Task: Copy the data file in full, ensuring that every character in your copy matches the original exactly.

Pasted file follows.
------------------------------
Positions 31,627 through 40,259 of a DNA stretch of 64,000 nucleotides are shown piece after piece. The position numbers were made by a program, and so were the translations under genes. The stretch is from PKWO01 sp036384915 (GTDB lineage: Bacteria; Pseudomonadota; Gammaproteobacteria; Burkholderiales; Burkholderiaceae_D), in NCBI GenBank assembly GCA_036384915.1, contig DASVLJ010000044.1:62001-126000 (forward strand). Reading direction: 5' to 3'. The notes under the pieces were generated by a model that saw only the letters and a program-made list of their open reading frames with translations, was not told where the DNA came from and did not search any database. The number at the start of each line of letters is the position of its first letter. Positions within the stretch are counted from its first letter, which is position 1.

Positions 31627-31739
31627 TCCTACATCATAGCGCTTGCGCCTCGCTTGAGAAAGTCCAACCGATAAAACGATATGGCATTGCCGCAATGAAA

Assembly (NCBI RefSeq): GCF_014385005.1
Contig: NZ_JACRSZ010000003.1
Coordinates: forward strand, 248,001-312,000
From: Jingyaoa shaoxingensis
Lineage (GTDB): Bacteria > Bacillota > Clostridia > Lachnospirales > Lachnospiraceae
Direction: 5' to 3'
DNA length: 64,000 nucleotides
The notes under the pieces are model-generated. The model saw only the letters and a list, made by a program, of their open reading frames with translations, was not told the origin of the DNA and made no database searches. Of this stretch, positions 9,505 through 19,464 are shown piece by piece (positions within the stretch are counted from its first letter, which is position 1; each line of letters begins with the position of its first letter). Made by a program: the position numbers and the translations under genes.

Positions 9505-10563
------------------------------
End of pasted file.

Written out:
Positions 31,627 through 40,259 of a DNA stretch of 64,000 nucleotides are shown piece after piece. The position numbers were made by a program, and so were the translations under genes. The stretch is from PKWO01 sp036384915 (GTDB lineage: Bacteria; Pseudomonadota; Gammaproteobacteria; Burkholderiales; Burkholderiaceae_D), in NCBI GenBank assembly GCA_036384915.1, contig DASVLJ010000044.1:62001-126000 (forward strand). Reading direction: 5' to 3'. The notes under the pieces were generated by a model that saw only the letters and a program-made list of their open reading frames with translations, was not told where the DNA came from and did not search any database. The number at the start of each line of letters is the position of its first letter. Positions within the stretch are counted from its first letter, which is position 1.

Positions 31627-31739
31627 TCCTACATCATAGCGCTTGCGCCTCGCTTGAGAAAGTCCAACCGATAAAACGATATGGCATTGCCGCAATGAAA

Assembly (NCBI RefSeq): GCF_014385005.1
Contig: NZ_JACRSZ010000003.1
Coordinates: forward strand, 248,001-312,000
From: Jingyaoa shaoxingensis
Lineage (GTDB): Bacteria > Bacillota > Clostridia > Lachnospirales > Lachnospiraceae
Direction: 5' to 3'
DNA length: 64,000 nucleotides
The notes under the pieces are model-generated. The model saw only the letters and a list, made by a program, of their open reading frames with translations, was not told the origin of the DNA and made no database searches. Of this stretch, positions 9,505 through 19,464 are shown piece by piece (positions within the stretch are counted from its first letter, which is position 1; each line of letters begins with the position of its first letter). Made by a program: the position numbers and the translations under genes.

Positions 9505-10563